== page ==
[LETTERS TO THE EDITOR]Civil servants must retain their political neutralityAfter the National Assembly voted for the impeachment of President Roh Moo-hyun, the Korean Government Employees Union and the Korean Teachers and Educational Workers Union declared that they opposed the impeachment, and that they backed a certain political party. I regret such moves, as another public servant.
Civil servants and teachers can have their own political views or beliefs. It is their right, guaranteed by the Constitution. But the National Government Employees Act bans public servants from doing political activities. This law has much meaning.
Public servants have frequent contact with civilians to solve their problems. So they are more rigorously required to obey laws and maintain political neutrality. Teachers are guiding students who are not fully grown, and have great influence on their students, and their students’ parents. So such people need to stand neutral, even if the law does not oblige them to do so.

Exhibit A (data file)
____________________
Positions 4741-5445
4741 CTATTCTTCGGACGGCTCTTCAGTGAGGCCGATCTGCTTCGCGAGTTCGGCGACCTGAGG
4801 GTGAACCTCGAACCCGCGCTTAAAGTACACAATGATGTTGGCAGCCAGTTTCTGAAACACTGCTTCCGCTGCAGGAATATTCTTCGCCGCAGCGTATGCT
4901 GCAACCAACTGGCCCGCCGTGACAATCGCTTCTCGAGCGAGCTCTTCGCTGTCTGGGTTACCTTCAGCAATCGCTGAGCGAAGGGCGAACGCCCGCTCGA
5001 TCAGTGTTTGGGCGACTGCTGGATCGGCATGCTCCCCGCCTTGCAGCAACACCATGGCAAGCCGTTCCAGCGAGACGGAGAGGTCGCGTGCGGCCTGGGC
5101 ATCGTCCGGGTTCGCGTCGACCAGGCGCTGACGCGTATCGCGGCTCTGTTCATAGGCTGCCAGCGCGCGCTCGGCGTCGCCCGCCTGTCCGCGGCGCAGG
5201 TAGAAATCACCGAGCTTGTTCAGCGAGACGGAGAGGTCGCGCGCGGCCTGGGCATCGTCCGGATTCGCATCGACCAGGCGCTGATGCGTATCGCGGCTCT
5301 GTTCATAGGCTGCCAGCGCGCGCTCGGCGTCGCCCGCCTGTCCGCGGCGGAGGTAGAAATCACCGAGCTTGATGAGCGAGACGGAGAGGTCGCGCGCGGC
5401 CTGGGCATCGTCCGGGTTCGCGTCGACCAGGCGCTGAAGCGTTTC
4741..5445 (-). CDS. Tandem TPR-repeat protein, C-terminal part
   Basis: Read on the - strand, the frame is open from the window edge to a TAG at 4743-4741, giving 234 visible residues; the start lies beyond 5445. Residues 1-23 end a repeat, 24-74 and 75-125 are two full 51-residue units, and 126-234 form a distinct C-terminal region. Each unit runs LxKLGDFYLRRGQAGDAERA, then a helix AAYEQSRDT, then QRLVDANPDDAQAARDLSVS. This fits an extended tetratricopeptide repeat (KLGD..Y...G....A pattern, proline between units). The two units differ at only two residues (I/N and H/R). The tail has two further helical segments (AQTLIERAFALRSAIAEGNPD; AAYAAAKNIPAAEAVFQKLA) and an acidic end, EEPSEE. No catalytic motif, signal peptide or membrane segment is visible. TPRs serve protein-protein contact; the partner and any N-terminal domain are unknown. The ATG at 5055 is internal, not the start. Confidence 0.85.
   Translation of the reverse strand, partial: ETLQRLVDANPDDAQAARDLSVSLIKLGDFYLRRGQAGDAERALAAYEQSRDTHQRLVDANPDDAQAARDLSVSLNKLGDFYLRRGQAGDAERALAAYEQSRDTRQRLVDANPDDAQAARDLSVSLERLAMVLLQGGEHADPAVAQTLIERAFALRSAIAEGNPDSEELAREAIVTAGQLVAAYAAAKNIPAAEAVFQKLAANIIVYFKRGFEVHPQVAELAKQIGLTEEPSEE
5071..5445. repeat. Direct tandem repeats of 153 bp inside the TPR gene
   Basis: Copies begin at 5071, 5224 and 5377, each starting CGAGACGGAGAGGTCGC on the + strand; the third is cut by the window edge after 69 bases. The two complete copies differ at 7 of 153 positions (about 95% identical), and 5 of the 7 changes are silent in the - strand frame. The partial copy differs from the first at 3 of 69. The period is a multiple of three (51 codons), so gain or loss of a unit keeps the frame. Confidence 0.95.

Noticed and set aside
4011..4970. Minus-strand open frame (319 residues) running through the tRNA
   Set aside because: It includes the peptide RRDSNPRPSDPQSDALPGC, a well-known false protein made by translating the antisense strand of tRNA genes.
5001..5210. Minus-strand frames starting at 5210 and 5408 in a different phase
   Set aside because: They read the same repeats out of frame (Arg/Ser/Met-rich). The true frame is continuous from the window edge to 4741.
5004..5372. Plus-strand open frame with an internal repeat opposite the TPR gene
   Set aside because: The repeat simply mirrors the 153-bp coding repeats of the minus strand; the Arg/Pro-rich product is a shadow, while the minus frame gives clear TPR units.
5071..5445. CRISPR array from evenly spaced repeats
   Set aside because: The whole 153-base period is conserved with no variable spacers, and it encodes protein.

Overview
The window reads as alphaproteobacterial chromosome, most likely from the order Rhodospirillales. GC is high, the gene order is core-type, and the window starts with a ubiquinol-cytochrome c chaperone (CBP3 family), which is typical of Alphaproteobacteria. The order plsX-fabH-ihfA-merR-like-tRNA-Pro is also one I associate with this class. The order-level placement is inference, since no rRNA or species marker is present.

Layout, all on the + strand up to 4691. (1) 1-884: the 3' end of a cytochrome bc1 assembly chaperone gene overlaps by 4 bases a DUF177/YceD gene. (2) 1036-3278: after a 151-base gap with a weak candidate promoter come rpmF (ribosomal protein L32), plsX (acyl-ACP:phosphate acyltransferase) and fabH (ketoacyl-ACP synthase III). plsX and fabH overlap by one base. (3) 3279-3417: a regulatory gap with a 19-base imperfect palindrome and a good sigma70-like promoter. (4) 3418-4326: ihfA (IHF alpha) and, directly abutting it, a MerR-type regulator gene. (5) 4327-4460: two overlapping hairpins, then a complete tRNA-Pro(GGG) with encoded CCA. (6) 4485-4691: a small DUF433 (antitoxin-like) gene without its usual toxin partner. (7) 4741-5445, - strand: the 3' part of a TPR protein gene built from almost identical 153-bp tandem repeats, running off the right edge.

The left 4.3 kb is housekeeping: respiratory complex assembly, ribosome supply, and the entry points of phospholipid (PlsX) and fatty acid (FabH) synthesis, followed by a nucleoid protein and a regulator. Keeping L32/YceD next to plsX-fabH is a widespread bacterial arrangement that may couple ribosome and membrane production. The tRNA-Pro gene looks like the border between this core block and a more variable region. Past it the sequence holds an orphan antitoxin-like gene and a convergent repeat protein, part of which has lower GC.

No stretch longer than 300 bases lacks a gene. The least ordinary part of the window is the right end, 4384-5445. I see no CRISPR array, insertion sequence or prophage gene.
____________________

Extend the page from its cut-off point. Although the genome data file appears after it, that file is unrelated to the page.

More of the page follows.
But all government employees, except for the police officers and soldiers, are throwing themselves into the political turmoil, aggravating the already confused situation. So the general public is worrying about such moves.
I doubt the views expressed through the political declarations by the Korean Government Employees Union and the Korean Teachers and Educational Workers Union are in accordance with the opinions of all the public servants and teachers under the groups.
If they were the views of only some central leaders of the unions, other members of the unions could make counterdeclarations to show the leaders’ wrongfulness, as some regional associations of lawyers expressed views to oppose declarations by the Korean Bar Association.
by Seong Nak-eun